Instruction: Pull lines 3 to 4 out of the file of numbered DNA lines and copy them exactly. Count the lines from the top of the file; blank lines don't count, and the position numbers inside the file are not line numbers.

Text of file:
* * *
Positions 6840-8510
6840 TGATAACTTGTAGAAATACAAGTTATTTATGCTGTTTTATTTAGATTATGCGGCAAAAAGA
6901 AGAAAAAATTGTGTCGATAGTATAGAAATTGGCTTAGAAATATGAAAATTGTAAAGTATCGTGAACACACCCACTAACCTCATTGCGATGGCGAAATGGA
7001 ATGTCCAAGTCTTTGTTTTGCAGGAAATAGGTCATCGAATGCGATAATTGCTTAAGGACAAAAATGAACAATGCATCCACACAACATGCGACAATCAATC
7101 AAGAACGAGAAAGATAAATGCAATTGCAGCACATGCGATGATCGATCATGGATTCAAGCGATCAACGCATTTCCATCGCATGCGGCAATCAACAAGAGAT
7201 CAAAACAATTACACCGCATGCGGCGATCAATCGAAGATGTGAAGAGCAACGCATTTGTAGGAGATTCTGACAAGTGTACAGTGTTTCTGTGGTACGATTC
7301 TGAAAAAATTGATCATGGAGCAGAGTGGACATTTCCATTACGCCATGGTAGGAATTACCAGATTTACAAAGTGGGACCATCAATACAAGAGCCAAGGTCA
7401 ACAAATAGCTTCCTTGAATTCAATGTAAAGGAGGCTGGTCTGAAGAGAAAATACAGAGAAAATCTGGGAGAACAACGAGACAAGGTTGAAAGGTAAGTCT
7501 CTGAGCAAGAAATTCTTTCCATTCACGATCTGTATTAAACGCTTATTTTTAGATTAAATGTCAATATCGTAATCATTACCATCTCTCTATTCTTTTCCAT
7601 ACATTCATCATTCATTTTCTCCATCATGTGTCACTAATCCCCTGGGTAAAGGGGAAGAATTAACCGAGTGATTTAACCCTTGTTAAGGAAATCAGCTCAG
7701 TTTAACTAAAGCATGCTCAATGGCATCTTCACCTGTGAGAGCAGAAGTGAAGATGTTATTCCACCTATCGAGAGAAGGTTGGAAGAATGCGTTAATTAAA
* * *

6901 AGAAAAAATTGTGTCGATAGTATAGAAATTGGCTTAGAAATATGAAAATTGTAAAGTATCGTGAACACACCCACTAACCTCATTGCGATGGCGAAATGGA
7001 ATGTCCAAGTCTTTGTTTTGCAGGAAATAGGTCATCGAATGCGATAATTGCTTAAGGACAAAAATGAACAATGCATCCACACAACATGCGACAATCAATC